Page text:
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Red Light district Amsterdam 

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Jabbering youth, strolling men and the smell of weed and hash; the women behind windows and the coffee shops in Amsterdam’s Red Light district attract a lot of visitors. Each year, over ten million tourists visit Amsterdam, also to stroll around the Red Light district. But for how long?

By Jochem Meijer

“It’s the sense of freedom,” Jack says, a 40-year old British real estate agent and frequent visitor of the Red Light district, “freedom to do what you want. The people give you the idea that your welcome, and besides: England isn’t that nice anymore.” Sour about his homeland but pleased by the atmosphere of this famous part of Amsterdam, he orders beer and takes another hoist of his joint. The owner of the pub at the Oudezijds Achterburgwal backs him up: “Twenty percent of tourists in the Netherlands are here for the romance of this place.”


De Wallen Whether it will stay that way is uncertain. The city of Amsterdam wants to boost the image of the city by changing the nature of the Red Light district. “I prefer to lose a tourist attraction above to be accessory to the abuse of women,” Lodewijk Asscher, city councilor of Amsterdam, says. The plan is to gradually replace the red lights of the more then 400 rooms by the white lights of glamorous shops and restaurants but mainly by studios of young designers. “Buy the dress, not the woman,” the slogan of a campaign that should point tourists at the reformation of the Red Light district, sounds. The city council already expressed its support for the plan, but doubts the intentions of the initiative of the Dutch labor party. Is it about driving back criminality or about an ethical cleansing?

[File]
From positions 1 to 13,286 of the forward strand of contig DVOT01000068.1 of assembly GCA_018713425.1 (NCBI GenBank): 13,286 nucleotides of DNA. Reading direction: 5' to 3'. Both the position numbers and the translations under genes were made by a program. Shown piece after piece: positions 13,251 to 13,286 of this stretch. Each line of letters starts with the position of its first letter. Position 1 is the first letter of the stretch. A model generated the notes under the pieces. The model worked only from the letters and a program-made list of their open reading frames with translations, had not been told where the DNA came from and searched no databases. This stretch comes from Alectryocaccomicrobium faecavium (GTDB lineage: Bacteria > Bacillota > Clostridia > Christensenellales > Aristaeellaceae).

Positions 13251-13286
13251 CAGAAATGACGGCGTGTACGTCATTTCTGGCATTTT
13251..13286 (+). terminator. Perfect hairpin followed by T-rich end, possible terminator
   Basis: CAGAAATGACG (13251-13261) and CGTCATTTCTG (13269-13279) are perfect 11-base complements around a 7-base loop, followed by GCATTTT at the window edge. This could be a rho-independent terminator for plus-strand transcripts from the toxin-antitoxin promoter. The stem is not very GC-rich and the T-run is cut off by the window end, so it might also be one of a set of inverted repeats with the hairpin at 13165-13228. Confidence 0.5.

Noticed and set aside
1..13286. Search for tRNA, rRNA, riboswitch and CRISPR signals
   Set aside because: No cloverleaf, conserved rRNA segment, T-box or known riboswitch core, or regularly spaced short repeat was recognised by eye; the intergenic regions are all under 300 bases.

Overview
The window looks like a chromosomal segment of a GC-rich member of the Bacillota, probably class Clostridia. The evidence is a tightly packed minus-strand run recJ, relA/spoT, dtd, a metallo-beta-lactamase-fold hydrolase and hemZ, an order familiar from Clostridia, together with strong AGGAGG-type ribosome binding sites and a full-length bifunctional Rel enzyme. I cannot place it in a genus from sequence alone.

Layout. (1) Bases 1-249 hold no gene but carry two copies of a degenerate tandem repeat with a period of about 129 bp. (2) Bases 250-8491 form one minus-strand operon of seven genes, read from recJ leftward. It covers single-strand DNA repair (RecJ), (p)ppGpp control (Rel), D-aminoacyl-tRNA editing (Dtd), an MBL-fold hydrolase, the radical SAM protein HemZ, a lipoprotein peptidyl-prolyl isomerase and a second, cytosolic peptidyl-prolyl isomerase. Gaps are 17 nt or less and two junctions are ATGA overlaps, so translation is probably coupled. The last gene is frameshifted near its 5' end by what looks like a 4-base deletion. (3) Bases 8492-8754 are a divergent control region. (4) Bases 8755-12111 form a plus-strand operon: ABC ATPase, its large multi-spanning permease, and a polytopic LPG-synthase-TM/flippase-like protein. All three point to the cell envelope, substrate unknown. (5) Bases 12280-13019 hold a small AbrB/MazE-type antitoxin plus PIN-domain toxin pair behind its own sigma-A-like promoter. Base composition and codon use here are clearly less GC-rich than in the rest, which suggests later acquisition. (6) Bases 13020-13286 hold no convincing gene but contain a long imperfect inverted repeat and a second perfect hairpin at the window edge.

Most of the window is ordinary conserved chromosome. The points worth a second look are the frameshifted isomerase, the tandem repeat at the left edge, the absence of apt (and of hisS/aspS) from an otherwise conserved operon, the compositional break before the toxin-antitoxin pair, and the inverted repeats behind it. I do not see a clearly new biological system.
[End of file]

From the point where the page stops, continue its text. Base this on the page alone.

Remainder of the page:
Meanwhile, about sixty prostitutes have left their windows. The pub owner notices it. “The romance is gone and fewer tourists are already visiting this area. The Red Light district is part of the Dutch culture and attraction number one. Major Job Cohens statements that the English bigmouths aren’t welcome anymore, caused a decline in tourists. And when there will be less, Amsterdam has no right to exist.” For that reason, the pub owner joined ‘Platform 1012’, an association of entrepreneurs that diverts itself to the stigmatization of the Red Light district as a crime-promoting area. “Of course I am in favor of getting rid of criminality. But that doesn’t mean this area has to change in a rich people’s town.” If the cleanup of the Red Light district really takes place, Jack doesn’t think that he, and many other British, will visit Amsterdam as often as he does now. “Five, six times a year I come to Amsterdam. The city is unique in what it has to offer. But for wine bars and dress shops I can stay in England.”

Photo's by Nicolas Baker

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